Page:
Saturday, March 31, 2007

I had forgotted a female saint is after all a woman. That is to say: man's enemy.

I've decided to push the envelope and put up a totally esoteric link which combines August Strindberg, balloons, animation, and absinthe!

Enjoy it here!

Friday, March 30, 2007

War Song

Sorry, can't translate :(

Мы из дома писем ждем крылатых,
Вспоминая девушек знакомых.
Это ничего, что мы, солдаты,
Далеко ушли теперь от дома.

Тишины в сраженьях мы не ищем
И не знаем отдыха на марше.
Это ничего, что мы, дружище,
За войну немного стали старше.

Наши ясноглазые подруги
За письмом не спят сегодня тоже.
Это ничего, что мы в разлуке -
Встреча будет нам еще дороже.

Будет еще небо голубое,
Будут еще в парках карусели.
Это ничего, что мы с тобою
До войны жениться не успели.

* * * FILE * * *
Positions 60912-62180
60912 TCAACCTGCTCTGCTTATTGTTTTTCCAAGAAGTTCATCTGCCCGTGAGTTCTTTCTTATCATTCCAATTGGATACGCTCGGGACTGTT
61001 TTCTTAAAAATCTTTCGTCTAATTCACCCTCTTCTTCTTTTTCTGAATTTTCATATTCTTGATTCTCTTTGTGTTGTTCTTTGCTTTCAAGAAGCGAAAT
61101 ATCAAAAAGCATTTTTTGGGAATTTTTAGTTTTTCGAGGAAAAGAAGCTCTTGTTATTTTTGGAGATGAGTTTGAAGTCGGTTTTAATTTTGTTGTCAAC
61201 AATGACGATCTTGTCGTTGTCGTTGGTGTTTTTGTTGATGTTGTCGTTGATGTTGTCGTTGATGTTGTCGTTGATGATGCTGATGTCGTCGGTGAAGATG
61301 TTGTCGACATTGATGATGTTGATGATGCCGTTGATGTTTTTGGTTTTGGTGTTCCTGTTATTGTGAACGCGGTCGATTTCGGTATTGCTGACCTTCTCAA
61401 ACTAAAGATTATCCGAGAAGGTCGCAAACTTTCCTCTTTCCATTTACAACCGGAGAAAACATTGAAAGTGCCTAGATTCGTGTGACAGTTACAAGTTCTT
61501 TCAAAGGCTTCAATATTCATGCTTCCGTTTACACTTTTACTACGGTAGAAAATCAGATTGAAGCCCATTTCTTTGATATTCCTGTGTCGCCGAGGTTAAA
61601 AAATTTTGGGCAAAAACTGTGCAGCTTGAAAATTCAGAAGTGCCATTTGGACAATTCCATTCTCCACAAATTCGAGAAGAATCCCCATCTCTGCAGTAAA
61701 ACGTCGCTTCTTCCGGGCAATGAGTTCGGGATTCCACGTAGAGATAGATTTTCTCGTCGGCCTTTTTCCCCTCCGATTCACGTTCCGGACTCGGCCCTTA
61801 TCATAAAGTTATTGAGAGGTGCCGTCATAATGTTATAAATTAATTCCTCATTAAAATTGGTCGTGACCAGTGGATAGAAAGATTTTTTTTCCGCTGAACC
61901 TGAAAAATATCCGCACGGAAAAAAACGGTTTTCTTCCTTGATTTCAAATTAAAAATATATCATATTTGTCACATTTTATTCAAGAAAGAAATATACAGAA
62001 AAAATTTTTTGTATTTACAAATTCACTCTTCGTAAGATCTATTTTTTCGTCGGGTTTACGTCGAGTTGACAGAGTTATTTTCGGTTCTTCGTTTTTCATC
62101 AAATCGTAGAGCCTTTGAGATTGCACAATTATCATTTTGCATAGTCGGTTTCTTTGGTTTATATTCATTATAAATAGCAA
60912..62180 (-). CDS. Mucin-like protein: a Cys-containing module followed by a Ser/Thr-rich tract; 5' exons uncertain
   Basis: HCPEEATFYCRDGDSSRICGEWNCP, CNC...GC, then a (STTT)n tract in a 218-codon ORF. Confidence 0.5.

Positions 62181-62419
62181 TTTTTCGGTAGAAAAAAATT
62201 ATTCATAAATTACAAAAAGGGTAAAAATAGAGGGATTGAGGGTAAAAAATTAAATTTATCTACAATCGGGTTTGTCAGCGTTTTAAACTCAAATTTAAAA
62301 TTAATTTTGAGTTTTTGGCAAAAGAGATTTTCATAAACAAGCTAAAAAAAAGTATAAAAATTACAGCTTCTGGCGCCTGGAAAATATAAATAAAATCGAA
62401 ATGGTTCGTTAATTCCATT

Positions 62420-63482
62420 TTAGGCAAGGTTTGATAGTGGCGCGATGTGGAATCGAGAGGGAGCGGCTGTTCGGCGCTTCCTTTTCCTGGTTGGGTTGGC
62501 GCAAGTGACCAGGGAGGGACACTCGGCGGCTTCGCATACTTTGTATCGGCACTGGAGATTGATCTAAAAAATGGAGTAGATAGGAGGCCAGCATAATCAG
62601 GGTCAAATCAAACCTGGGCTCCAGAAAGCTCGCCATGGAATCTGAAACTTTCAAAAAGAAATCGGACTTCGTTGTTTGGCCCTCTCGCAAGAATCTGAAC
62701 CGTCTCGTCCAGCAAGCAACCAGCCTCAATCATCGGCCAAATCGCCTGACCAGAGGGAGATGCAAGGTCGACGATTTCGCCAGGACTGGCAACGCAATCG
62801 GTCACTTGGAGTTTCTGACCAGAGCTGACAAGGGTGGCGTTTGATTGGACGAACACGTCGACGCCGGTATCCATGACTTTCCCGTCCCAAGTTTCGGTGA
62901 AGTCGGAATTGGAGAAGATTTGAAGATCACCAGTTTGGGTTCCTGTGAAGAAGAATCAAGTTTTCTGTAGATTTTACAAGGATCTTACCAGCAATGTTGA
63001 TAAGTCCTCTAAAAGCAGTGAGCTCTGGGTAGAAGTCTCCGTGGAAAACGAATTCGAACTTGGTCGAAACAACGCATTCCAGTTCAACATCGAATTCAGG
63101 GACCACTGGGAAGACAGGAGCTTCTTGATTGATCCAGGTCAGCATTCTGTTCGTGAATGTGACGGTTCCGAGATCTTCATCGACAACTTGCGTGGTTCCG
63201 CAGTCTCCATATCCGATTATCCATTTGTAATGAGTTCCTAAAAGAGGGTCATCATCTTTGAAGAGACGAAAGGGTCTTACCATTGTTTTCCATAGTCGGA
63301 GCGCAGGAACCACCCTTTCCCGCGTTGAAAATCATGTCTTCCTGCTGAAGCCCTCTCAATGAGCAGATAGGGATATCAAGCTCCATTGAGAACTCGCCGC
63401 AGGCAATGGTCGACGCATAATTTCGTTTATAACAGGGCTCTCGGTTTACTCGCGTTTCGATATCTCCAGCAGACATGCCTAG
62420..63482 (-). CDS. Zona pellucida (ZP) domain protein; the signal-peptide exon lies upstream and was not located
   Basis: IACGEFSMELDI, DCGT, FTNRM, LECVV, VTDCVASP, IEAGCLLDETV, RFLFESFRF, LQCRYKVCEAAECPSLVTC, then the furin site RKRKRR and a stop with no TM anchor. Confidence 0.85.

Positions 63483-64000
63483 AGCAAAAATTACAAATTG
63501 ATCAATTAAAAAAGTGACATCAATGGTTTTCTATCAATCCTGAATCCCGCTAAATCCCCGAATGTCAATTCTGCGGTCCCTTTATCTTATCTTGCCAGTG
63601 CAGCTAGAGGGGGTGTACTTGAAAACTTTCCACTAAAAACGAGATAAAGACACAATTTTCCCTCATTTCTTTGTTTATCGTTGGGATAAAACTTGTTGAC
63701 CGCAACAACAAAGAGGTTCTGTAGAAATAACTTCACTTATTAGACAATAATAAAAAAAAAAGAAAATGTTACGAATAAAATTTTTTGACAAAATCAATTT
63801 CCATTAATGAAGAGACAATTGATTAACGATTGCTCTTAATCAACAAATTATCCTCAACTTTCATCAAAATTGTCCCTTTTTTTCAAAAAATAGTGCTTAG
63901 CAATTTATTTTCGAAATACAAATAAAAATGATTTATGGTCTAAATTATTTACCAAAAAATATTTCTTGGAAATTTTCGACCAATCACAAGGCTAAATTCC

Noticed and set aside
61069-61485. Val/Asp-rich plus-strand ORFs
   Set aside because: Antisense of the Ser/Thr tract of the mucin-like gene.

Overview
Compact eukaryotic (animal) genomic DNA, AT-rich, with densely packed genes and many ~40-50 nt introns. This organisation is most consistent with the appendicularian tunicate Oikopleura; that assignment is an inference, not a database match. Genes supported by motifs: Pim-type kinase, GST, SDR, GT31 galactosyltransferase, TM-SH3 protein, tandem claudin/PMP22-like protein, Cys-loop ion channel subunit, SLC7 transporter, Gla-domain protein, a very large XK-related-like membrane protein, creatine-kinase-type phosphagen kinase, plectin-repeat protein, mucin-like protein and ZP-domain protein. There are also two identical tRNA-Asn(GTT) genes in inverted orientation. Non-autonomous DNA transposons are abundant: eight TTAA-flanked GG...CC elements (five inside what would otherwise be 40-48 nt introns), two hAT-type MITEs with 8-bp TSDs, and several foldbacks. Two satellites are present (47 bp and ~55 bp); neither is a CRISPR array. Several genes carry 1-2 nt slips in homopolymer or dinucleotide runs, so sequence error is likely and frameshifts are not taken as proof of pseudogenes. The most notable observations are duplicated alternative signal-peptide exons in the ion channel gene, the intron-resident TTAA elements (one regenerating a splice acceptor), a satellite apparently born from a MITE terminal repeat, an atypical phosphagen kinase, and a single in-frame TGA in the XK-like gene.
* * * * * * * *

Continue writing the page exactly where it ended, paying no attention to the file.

А пока мы писем ждем крылатых,
Вспоминая девушек знакомых.
Это ничего, что мы, солдаты,
Далеко ушли теперь от дома.

Thursday, March 29, 2007

The Advent of Christianity in Russia - Part I

(My) Translation of a fragment from the Primary Chronicle, also known as the Tale of Bygone Years - a manuscript compiled in Kiev in the early 1100's.

In the year 6494 (986) came Bulgars of the Mahometan faith, saying "You, prince, are wise and clever, but don't know the law. Believe in our law and bow to Mahomet". And Vladimir asked "What is your faith like?".They then answered: "We believe in G-d, and this is how Mahomet teaches us: to perform circumcision, not eat pork, not drink wine, but after death, he says, you can commit fornication with women. Mahomet will give each one seventy beautiful women, and will select one of them to be the most beautiful, and will place upon her the beauty of them all, and she will be a wife to him. Here, one should give himself to all kinds of fornication. If one is poor in this world, so will he be in the other" and all types of falsehoods they said, about which it is even shameful to write. Vladimir listened to them, since he himself liked women and all sorts of fornication, that is why he listened to them with pleasure. But here is what he found distasteful: circumcision and refraining from swine meat, and about drinking, he opposed, saying "For Russia it is joy to drink: we cannot be without it."